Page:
A variety of mechanisms could be made available for providing incremental allowances to the reserve.  For example, specific criteria could be established up front to grant the Governor discretion (allowed under AB 32) to relax compliance obligations.  Or provision could be made to replenish the reserve with allowances from other cap-and-trade systems or from the post-2020 AB 32 system.  Another possibility (recommended by Dallas Burtraw of Resources for the Future) would be overlapping compliance periods, which in effect provide for limiting borrowing, as well as banking, thereby providing an additional cushion on price changes.

Of course, the most effective device would be a simple safety valve (or price collar), whereby the government would offer to sell an unlimited number of allowances at a given price, thereby capping allowance prices and abatement costs.  However, my understanding is that the authorities at the California Air Resources Board (ARB) believe that this would not be allowed under AB 32, since a safety valve could result in the statute’s specific emissions targets not being met.

Issue 2:  Offsets

Offsets (emission reduction credits) from outside the AB 32 cap-and-trade system made available to entities with AB 32 compliance responsibilities can effectively limit allowance prices (and abatement costs).  What are needed now are administrative procedures that are efficient (low transaction costs) and ensure the environmental integrity of offsets.  This is fundamentally a question of balance.  Too much attention to efficient procedures of providing a large number of offsets risks flooding the market with meaningless offsets that lack additionality.  And a singular focus on environmental integrity will result in virtually no offsets being made available.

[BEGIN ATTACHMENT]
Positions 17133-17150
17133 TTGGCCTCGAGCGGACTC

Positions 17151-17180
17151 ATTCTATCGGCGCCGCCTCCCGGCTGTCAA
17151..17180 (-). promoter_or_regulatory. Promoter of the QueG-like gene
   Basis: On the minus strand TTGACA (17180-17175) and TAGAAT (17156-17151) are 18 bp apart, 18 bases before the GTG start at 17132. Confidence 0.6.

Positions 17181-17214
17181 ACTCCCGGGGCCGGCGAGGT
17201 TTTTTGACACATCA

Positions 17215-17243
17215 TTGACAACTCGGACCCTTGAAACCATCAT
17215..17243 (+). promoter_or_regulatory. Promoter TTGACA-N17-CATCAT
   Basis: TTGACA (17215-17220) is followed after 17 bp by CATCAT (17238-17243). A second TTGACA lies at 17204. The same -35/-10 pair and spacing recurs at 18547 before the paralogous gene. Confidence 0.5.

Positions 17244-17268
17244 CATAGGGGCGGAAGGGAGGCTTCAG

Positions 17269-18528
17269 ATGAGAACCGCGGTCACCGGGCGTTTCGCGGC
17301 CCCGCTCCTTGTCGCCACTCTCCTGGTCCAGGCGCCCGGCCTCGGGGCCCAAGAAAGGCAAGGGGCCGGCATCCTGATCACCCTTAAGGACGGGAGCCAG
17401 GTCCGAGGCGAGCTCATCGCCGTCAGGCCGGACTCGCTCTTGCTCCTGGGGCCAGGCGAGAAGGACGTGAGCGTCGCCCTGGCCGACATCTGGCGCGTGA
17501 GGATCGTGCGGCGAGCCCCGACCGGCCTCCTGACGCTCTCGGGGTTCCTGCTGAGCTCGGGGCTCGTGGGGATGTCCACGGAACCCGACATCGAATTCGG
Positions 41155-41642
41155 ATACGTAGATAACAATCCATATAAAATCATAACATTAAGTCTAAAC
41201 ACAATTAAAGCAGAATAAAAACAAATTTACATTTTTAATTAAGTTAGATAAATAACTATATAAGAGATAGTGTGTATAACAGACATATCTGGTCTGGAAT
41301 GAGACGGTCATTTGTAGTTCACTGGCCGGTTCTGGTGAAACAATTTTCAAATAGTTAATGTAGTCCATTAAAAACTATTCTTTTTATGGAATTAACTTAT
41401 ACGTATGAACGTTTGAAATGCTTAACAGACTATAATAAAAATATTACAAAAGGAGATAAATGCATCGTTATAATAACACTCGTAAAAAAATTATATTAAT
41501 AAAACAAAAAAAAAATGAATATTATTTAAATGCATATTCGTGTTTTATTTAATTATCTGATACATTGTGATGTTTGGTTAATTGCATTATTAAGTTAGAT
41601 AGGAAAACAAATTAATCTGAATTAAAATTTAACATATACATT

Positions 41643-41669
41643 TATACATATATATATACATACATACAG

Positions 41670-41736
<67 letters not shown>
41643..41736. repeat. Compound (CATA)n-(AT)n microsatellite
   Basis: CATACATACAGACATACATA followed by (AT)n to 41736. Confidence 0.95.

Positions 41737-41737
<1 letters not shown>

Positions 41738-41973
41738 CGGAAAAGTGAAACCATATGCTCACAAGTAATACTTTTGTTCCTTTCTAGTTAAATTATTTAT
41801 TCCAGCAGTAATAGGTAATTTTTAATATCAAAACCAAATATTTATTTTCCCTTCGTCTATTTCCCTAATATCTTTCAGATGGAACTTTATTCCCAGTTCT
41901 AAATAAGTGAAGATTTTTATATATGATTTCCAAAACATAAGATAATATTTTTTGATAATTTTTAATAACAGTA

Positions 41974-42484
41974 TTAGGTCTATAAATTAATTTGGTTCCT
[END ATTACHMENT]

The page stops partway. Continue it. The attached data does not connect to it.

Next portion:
Up until now, relatively few offsets have been certified under existing ARB procedures.  It would be helpful to identify an appropriate potential supply of offset types.  Currently eligible offset types appear to be insufficient to take advantage of full offset flexibility.  It’s also important to establish appropriate liability rules for offset integrity.  A “seller-liability-first/buyer-liability-second” approach may offer efficiencies over the current buyer-liability approach.

Issue 3:  Allowance Holding Limits

Limits on purchases and holdings of allowances, intended to discourage market manipulation, could put in place a “cure” that is significantly more harmful than the “illness” it’s intended to address.  Rules for allowance holding and transacting are needed that carefully balance multiple considerations:  potential market manipulation; maintenance of adequate market liquidity; cost-effective program compliance (for example, to avoid constraining allowance banking); and effective risk management.

To that end, potential improvements would include establishing greater flexibility for legitimate banking, hedging, and risk-management purposes.  Also helpful would be tailoring holding limits to recognize market-participant differences, taking account of the size of a firm’s compliance obligations and the purpose of its holdings.  Finally, more frequent auctions would be helpful, including near the end of compliance periods, when market manipulation is most likely.

The Path Ahead

The California Air Resources Board has done a remarkable job in its initial design of the rules for its path-breaking GHG cap-and-trade system.  That’s not to say that it is perfect, or that it could be perfect.  There will inevitably be unanticipated challenges that will arise, whether from complying firms, from the broader economy, from litigation, or from other legislation.  The goal at this stage should be to design a system that is reasonably robust to such unanticipated shocks.

About Robert Stavins